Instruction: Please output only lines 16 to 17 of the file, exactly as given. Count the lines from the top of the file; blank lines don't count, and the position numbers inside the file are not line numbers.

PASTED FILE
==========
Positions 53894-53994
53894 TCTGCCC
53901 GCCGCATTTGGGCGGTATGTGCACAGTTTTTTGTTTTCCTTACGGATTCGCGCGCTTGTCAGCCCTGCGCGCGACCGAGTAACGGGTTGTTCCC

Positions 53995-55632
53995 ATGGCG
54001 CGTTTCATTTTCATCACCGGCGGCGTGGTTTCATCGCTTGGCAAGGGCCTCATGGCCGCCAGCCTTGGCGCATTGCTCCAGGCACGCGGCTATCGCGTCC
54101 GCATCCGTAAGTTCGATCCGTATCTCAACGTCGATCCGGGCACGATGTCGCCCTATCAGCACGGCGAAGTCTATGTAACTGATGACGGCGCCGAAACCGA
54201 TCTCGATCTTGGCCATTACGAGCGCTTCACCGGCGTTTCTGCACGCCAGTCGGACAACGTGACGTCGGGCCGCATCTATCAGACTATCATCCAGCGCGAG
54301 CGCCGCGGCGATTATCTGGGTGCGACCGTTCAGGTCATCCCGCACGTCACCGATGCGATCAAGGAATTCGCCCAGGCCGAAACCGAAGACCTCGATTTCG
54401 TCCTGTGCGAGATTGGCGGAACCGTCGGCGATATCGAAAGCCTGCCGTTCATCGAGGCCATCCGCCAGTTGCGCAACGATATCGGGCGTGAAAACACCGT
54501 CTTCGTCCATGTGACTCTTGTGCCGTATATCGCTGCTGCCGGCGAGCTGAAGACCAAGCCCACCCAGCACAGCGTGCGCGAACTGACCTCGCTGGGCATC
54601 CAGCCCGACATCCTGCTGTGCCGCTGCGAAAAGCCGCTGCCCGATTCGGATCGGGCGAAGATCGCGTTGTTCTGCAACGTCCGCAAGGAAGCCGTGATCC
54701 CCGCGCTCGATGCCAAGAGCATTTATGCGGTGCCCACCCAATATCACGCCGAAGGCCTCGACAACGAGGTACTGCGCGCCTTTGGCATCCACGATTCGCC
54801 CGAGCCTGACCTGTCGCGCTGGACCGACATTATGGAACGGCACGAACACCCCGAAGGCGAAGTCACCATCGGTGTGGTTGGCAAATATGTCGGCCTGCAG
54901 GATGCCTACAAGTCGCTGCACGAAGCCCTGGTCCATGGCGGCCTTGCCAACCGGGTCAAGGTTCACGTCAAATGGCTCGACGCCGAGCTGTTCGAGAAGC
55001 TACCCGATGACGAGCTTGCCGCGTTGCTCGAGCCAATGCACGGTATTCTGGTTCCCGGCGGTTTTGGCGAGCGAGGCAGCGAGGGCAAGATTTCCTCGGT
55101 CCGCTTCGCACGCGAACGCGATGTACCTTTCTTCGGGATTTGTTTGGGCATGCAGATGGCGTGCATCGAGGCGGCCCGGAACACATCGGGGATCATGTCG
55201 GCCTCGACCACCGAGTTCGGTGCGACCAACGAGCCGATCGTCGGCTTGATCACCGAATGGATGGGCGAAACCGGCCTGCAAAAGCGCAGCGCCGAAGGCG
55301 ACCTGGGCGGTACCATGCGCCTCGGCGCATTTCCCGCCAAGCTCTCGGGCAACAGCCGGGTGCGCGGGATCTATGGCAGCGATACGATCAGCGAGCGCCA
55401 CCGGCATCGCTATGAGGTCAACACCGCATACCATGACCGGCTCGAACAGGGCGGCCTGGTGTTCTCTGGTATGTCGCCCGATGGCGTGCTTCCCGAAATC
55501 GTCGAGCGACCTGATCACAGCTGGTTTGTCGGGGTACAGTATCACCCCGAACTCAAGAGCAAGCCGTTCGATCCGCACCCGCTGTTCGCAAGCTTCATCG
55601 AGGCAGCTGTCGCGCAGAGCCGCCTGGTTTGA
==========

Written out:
55001 TACCCGATGACGAGCTTGCCGCGTTGCTCGAGCCAATGCACGGTATTCTGGTTCCCGGCGGTTTTGGCGAGCGAGGCAGCGAGGGCAAGATTTCCTCGGT
55101 CCGCTTCGCACGCGAACGCGATGTACCTTTCTTCGGGATTTGTTTGGGCATGCAGATGGCGTGCATCGAGGCGGCCCGGAACACATCGGGGATCATGTCG